While chatting with my best friend in emails, we had stumbled across a topic of what initially sparked my interest in physics, astrophysics, and cosmology. It’s a pretty funny journey, so I thought I would share it here with my readers as well. My story starts off a little sad, but I promise to breeze through that part as much as possible. ^_^v
In 2012, my year was shaken by the death of my aunt and nephew. On top of that, it was the ending of my three year abusive relationship with the wrong man. To say the least, I felt a lot lost, angry, tearful, and depressed. I needed something outside of myself, bigger than myself, to focus on and to gain strength from.
Even though I identify as Pagan, I’ve never been strongly connected within any religious beliefs. So I didn’t do what many would do in such a situation, I didn’t turn to a deity. Not that doing so is wrong, it’s just not my thing to do personally, as it never gave me any comfort. While I wept alone in my room, back in Philadelphia, I thought about what I use to do as a child when I felt totally isolated within the world. As a child, I would look up at the night sky.
However, due to the added developments and lights in my city block, I could no longer see the stars like I had once did in my youth. This is when I turned to technology for help, using the program called “Google Earth”, which has added the observable universe (space) to its maps.
For hours, I would stare across galaxies and it gave me a calming affect. I had the realization that our planet is just a pale blue dot, a pixel within the endless jpeg of the entire universe. This fact stopped my tears and cheered me up. Weird, I know, as many people report feeling depressed and lost when faced with this realization. However, I felt the opposite emotions, a sense of hope and inspiration.
Here’s a fun fact: It is estimated that there are (at the very least) 1 septillion stars, planets, and galaxies out there in the cosmos. That number is: 1, 000, 000, 000, 000, 000, 000, 000, 000! Joe Hanson of the Youtube channel “It’s Okay To Be Smart” has a better explanation of that in this video: here. In my short time exploring these facts and viewing space images, I was inspired to write (and I’ve completed it) a sci-fi novel in 2013, which I hope to publish someday. Maybe. ^_^
As I learned that the universe is so very massive with so much happening outside of our pale blue dot, this gave me some perspective on my existence, my worries, and my personal issues. However, I had ended my exploration of space in 2012, just for a few months. I felt better and directed my focus on putting my life back in order.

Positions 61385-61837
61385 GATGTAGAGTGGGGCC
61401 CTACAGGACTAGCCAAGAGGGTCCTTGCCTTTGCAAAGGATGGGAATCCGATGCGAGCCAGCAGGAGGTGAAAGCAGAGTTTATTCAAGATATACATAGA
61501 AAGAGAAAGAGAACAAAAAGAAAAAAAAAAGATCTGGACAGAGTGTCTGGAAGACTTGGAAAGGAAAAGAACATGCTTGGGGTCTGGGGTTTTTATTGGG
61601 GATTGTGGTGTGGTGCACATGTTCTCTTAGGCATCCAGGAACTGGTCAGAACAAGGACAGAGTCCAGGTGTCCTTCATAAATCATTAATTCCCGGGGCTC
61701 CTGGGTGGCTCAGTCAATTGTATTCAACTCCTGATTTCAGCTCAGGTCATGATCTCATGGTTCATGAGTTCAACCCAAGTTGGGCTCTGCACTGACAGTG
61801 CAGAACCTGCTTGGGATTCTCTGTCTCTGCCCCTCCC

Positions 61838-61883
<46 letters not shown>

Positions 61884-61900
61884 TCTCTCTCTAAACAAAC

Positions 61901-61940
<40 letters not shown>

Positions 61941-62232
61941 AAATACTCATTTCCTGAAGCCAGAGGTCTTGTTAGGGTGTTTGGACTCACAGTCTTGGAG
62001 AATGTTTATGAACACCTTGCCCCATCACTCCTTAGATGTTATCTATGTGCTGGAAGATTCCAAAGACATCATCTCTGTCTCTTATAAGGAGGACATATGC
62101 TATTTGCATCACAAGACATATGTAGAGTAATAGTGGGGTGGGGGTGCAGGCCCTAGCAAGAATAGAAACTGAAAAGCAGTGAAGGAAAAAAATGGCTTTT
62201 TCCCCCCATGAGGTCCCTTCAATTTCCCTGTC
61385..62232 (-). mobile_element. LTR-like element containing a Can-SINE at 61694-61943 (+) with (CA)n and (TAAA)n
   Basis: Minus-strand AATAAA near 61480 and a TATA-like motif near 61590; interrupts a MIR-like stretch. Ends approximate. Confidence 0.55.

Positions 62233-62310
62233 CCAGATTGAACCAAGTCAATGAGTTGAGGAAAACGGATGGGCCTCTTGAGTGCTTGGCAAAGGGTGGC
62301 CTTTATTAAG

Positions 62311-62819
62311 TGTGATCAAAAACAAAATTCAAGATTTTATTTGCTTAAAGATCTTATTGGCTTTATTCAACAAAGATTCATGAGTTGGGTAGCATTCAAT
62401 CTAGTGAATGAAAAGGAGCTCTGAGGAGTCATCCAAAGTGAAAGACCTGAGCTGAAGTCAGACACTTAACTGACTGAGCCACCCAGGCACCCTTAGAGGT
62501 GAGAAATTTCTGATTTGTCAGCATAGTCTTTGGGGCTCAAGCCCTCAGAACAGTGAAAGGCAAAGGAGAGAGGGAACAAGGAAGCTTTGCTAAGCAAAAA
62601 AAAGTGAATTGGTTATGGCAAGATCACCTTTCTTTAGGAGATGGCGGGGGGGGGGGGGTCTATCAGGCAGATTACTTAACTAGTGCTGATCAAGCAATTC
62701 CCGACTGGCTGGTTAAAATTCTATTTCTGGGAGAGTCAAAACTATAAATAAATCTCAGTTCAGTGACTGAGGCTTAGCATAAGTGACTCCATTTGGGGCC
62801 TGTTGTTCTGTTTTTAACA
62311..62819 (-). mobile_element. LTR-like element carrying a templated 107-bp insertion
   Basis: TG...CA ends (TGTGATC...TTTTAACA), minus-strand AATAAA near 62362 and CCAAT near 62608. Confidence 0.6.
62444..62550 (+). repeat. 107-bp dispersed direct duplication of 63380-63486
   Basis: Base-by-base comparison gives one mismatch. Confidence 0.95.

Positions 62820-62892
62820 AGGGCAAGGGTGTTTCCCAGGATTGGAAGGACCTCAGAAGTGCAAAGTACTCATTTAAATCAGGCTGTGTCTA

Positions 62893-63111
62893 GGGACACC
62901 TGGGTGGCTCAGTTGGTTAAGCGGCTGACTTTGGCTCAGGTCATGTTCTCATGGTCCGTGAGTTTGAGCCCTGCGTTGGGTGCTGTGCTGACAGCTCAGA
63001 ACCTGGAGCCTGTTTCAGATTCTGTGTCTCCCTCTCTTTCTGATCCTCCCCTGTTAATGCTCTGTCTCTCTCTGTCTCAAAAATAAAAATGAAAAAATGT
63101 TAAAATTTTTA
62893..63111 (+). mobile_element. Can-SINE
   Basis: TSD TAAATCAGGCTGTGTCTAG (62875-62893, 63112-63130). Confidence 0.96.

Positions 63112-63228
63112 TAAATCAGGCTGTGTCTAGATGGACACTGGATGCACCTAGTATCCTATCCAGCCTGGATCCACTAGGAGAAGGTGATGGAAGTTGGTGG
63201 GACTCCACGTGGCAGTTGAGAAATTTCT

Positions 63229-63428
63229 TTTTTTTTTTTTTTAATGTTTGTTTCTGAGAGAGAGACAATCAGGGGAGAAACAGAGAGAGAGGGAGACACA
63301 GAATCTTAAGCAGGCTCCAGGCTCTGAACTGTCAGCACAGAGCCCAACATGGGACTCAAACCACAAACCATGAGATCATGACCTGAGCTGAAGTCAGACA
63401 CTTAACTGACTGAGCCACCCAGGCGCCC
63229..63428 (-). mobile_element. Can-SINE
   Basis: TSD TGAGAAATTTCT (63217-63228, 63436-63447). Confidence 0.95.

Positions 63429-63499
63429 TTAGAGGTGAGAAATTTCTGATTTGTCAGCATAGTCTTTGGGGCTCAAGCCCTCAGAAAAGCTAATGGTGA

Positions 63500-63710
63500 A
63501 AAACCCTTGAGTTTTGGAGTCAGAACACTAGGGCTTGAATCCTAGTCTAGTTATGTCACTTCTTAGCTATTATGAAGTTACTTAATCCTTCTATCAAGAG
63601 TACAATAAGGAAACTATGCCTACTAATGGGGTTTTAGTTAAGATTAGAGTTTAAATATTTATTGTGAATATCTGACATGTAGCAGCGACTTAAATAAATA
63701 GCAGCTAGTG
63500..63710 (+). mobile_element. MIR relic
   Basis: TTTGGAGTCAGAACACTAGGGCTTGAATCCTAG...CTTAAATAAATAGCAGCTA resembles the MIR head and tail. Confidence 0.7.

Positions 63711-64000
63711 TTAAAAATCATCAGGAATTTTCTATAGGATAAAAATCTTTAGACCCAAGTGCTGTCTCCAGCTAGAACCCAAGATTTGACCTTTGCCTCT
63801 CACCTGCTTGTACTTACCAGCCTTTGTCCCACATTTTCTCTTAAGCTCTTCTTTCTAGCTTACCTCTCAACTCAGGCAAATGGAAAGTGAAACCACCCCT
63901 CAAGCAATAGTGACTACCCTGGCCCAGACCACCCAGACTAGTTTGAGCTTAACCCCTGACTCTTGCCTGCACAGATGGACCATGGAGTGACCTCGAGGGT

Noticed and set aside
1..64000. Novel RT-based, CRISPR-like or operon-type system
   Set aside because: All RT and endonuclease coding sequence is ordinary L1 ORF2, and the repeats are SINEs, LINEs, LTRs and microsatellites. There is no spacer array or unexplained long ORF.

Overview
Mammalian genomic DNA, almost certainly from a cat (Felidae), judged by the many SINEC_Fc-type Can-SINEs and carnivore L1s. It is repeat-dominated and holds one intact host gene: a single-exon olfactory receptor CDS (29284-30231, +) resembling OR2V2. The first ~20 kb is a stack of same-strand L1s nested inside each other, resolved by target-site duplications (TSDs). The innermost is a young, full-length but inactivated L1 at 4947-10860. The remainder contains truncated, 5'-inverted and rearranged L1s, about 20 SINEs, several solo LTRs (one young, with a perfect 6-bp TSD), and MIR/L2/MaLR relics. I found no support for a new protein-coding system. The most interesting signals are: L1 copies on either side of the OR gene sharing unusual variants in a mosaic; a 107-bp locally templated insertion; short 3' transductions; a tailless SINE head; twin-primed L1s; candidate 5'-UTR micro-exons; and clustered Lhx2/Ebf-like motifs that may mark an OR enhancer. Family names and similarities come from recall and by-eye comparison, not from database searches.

In early 2013, my interest in Physics was sent into hyper-drive, due to a George Takei post on Facebook. Yes, that’s right, a pun post by George Takei set me on my path of becoming a Physicist! Think about that for a moment, as I open this composition of “In The Hall Of The Mountain King“, for my crazy explanation. *giggle* ^w^
Mr. Takei posted a pun about Pavlov’s Dog, an experiment that I was well aware of, as I had studied Psychology for a short while in my early twenties. However, a few fans commented about Schrodinger’s Cat, a physics theory that I was not familiar with, And I hate it when I don’t understanding a joke, so I Googled it. The search lead me to a video on the channel “One Minute Physics”: here.
The explanation of that video was so well done, that it encouraged me to want to find out more about String Theory. This lead me to more videos on the channel, more curiosity, and onward to the works of Stephen Hawking. In turn, Mr. Hawking’s lectures inspired me to want to explore the theories of Albert Einstein and Sir Issac Newton.
Doing so had sparked my interest in the works of many others within the scientific community, historic and current. The show “Cosmos: A Spacetime Odyssey” aired March 9, 2014, a rebooted version of the show hosted by Carl Sagan in the 70’s, now hosted by astrophysicist Neil deGrasse Tyson. I followed every episode! (The entire season is now available on NetFlix, which I admit to watching it three additional times on that site… Ahem.)
This lead me to the articles, lectures, and books of Mr. Tyson. Next I began to follow StarTalk Radio and IFLScience. Somewhere in the midst of that (I forget when) I stumbled across the live debate of Bill Nye (The Science Guy) and Ken Ham (creationist), which was a lot interesting. This prompted me to follow Mr. Nye on Facebook and Twitter. Later, I bought Mr. Nye’s audio book “Undeniable” and have been enjoying that book at lot.
The more questions and research I did, the more books, sites, articles, the NASA website, SpaceX, and a plethora of science channels on Youtube I stumbled upon. Learning science has been my ongoing obsession and hobby for the last few years now. .
All of this began with a psychology pun posted by George Takei on Facebook! Wild! ^o^/
Meanwhile, in the midst of my constant science consumption, I moved to Minnesota and started therapy for my anxiety issues. I’ve chatted my therapist’s ear off about science, since the start of my first session. She asked me what was my hobbies and I was a bit too excited, rattling off all of the awesome things I’ve learned in science thus far, Then I continued to bring it up during sessions, because science is cool, man!
This winter, when my therapist asked me to consider choosing a long term life goal for myself, a light went on within my head: “Well… maybe I could go back to school and earn my PhD in Physics.” She is overjoyed by the idea, so am I, and thus begins my journey into pursing this goal. To be continued!
For many centuries, the stars have inspired painters, writers, songwriters, and so on. I am no different, I’m constantly inspired by the cosmos and it has become my way of thought.
I will end this post with my favorite space song from David Bowie: Space Oddity. Thanks for reading and, as Joe Hanson would say, stay curious! ^_^v
Photos by NASA.gov